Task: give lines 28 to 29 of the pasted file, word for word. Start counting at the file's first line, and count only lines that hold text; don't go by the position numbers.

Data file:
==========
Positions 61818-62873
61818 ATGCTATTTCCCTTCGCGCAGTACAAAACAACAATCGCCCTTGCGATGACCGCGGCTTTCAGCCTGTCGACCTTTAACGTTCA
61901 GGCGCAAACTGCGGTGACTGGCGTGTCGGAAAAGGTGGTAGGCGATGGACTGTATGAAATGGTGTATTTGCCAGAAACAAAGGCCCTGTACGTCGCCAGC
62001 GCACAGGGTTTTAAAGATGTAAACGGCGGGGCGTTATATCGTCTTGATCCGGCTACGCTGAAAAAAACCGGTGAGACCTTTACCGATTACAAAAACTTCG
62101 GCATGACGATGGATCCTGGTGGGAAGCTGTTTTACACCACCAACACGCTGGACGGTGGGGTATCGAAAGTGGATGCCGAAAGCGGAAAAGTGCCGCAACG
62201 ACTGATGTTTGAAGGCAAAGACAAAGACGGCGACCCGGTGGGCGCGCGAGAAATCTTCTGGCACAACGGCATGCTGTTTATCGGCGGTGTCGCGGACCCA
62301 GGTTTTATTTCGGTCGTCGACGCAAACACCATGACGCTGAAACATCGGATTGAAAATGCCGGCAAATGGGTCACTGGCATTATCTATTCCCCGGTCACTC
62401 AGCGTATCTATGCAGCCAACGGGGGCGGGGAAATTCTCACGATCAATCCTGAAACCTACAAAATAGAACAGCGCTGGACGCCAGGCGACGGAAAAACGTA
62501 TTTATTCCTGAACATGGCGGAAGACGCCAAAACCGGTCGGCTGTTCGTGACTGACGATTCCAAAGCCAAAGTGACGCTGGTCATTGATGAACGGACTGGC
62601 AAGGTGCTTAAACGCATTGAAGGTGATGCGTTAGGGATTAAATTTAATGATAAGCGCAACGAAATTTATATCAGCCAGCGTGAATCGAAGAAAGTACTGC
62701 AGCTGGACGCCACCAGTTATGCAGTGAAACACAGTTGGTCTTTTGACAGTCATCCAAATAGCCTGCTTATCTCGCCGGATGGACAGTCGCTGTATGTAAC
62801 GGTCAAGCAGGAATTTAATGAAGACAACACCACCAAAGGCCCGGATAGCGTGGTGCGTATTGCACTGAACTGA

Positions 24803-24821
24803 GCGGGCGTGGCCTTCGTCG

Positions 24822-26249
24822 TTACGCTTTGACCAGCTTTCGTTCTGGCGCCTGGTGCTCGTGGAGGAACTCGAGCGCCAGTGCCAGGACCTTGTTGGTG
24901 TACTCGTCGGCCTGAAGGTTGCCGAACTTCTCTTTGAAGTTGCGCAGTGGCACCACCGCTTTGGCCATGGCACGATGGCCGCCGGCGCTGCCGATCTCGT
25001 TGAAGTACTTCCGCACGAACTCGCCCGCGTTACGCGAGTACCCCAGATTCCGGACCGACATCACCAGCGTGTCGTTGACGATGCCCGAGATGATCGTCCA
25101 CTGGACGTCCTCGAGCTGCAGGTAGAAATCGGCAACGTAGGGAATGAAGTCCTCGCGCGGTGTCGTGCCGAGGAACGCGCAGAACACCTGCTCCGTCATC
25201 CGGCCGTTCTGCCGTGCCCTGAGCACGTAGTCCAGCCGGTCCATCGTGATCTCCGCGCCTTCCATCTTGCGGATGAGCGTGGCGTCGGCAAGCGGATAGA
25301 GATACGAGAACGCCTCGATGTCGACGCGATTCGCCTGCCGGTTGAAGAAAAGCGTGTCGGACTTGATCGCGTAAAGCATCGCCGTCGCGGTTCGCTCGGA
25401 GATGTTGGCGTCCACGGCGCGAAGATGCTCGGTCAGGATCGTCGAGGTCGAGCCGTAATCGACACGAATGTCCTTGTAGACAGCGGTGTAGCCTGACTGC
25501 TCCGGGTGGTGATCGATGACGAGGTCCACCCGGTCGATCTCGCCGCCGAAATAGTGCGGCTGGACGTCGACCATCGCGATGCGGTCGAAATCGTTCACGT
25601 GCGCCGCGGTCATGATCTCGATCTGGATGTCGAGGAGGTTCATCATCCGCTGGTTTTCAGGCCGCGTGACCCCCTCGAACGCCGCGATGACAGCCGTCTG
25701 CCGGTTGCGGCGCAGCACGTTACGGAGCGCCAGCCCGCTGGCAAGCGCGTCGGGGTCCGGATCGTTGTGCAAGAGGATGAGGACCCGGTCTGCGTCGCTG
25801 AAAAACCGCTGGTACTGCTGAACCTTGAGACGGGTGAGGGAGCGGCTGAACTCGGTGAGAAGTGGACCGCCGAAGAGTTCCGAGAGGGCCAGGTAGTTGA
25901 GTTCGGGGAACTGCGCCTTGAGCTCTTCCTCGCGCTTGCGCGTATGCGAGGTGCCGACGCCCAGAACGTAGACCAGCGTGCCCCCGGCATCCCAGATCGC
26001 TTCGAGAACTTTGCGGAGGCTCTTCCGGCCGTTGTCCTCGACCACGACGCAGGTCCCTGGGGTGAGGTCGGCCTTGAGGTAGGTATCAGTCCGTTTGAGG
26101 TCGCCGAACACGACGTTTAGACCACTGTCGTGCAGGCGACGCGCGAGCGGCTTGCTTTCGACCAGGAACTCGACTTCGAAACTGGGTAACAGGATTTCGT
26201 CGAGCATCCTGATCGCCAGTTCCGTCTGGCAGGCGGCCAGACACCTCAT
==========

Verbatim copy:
26001 TTCGAGAACTTTGCGGAGGCTCTTCCGGCCGTTGTCCTCGACCACGACGCAGGTCCCTGGGGTGAGGTCGGCCTTGAGGTAGGTATCAGTCCGTTTGAGG
26101 TCGCCGAACACGACGTTTAGACCACTGTCGTGCAGGCGACGCGCGAGCGGCTTGCTTTCGACCAGGAACTCGACTTCGAAACTGGGTAACAGGATTTCGT